Publication Dates: 16 September 1989 – 1989
Number of Issues Published: 6 (#1 – #6)
Color: colour cover; some colour interior
Publishing Format: was ongoing series
Publication Type: magazine
Abruptly cancelled after 6 issues, leaving most storylines on cliffhangers. Followed by Ring Raiders Special in 1990 which completed the stories and included posters which were artwork that were done for future issues of Ring Raiders.
Information thanks to the Grand Comics Database
Ring Raiders is an animated television series based on a 1980s toy line made by Matchbox.
Set in the year 1998, the world is on the brink of a cataclysmic war. An organization dedicated to taking over the world, through the brutal use of air power, is about to realize its goal. It is known as the “Skull Squadron”, founded by a band of renegades whose planes are capable of time travel. These pilots fall in love with the power they hold and see that they can use their planes to take control of the world. There are always pilots who, twisted by war’s cruelties, are willing to join the Skull Squadron, causing it to grow bigger and more dangerous. In the 1990s, Skull Squadron is finally powerful enough to scramble for the master mission in its bid for world domination.
By now, almost too late, the great nations of the world are aware of Skull Squadron’s plot. They band together to produce an aircraft that gives them a fighting chance against the onslaught—the Justice-class air carrier, which can travel through time. The carrier is outfitted with a small crew, then sent back in time. The Justice crew beams the best planes and pilots right out of history’s greatest air battles to train them to fight against the Skull Squadron.
A handful of pilots are selected as “Ring Commanders” to train and supervise the hundreds who remain. Ring Commanders are identified by their special signal ring, through which they can summon (or be summoned by) a fellow Ring Raider in times of need.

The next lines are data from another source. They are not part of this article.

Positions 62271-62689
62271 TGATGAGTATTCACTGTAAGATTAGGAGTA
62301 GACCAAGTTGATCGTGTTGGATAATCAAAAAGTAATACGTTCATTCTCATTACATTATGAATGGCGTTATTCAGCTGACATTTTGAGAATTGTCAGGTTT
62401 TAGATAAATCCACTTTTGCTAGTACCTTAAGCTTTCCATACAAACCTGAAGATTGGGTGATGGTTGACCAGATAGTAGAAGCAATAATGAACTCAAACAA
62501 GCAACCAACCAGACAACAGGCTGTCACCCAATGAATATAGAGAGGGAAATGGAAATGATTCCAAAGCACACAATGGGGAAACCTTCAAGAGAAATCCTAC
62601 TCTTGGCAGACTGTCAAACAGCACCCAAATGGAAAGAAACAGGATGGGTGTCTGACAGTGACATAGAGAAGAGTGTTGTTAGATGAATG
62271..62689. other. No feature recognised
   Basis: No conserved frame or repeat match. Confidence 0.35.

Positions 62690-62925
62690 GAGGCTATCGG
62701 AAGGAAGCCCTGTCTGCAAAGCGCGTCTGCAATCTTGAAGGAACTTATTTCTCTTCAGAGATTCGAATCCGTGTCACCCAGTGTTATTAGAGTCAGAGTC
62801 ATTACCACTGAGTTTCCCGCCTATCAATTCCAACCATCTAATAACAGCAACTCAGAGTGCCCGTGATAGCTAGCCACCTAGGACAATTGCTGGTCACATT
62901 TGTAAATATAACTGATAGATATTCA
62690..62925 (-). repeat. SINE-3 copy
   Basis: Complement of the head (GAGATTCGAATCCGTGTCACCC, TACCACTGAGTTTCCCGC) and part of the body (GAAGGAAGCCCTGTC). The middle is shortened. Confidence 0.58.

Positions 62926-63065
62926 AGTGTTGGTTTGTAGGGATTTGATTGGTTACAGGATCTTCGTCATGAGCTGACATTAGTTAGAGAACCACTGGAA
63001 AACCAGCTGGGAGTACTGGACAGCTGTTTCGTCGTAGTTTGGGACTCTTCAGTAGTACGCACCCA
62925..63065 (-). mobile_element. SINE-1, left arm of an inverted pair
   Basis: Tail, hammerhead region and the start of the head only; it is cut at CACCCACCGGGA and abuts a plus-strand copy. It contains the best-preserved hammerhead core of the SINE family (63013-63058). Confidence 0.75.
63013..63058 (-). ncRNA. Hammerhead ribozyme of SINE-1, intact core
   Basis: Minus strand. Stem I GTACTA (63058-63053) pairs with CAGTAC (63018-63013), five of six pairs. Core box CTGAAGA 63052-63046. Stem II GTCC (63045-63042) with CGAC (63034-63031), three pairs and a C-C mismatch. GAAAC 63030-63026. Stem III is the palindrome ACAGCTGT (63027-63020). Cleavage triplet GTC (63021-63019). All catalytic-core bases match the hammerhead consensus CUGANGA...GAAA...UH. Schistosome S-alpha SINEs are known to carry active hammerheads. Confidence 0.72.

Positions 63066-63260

“Ring of Fire”, “Scorch’s Revenge”, “All the Right Stuff”, “The Best Man for the Job is a Woman” and “A Pilot’s Faith” were all pilot episodes, but the series was never taken up as a full season show.
The animation art design was done by Peter Chung, based on the Those Characters From Cleveland art and toy designs of Mark Spangler and Jim Groman.
The show used the catchphrase “The command is in my hand” when characters wished to transform their planes, using their rings to make them more powerful. Their improved forms could only be held for a short time, or the pilot risked burning out their nervous system.
A Ring Raiders comic book was published by Fleetway Publications in mid-1989. The comic was published fortnightly and ran for six issues. Rather than running self-contained stories, each issue would run 5–6 serialised stories. One of these was usually a one-shot featuring the origin story of one of the featured characters.
Like the TV series and the toyline, the comic was a short lived. It was abruptly cancelled at the 6th issue, with most stories ending in cliffhangers. Save for a brief notice on the letters page stating this was happening “beyond our control”, there was no indication that this was a final issue aside from the “Next issue” boxes at the end of each story now being blank.
As promised, Fleetway released a big, thick special edition the following year around March, which concluded all the stories which had been left hanging and included another origin story. Also included were “mini posters” which were the already completed covers for what would have been the next few issues, and a couple of the airplane fact-files which had also already been completed for publication.
The comic followed a different continuity from the cartoon series. The characters looked rather different from their animated counterparts, with several having radically different origin stories, their looks and origins tying in more with the original toyline on which the comic and cartoon were based.
*This title is complete*